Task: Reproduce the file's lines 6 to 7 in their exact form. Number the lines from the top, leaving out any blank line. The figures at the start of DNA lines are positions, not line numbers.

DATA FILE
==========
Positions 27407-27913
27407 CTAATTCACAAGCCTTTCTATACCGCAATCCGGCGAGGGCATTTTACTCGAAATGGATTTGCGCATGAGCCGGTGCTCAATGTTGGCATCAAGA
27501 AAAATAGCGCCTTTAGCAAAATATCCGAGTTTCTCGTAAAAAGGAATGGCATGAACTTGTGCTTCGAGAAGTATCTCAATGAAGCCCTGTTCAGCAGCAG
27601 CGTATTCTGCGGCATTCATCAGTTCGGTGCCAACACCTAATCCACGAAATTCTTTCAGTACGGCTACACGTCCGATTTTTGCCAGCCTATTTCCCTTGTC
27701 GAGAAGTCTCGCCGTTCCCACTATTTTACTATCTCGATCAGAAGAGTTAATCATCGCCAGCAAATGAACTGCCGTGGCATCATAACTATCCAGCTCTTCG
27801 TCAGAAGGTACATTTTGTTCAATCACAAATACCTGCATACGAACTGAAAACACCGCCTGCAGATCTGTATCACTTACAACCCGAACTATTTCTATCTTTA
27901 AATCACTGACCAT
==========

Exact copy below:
27801 TCAGAAGGTACATTTTGTTCAATCACAAATACCTGCATACGAACTGAAAACACCGCCTGCAGATCTGTATCACTTACAACCCGAACTATTTCTATCTTTA
27901 AATCACTGACCAT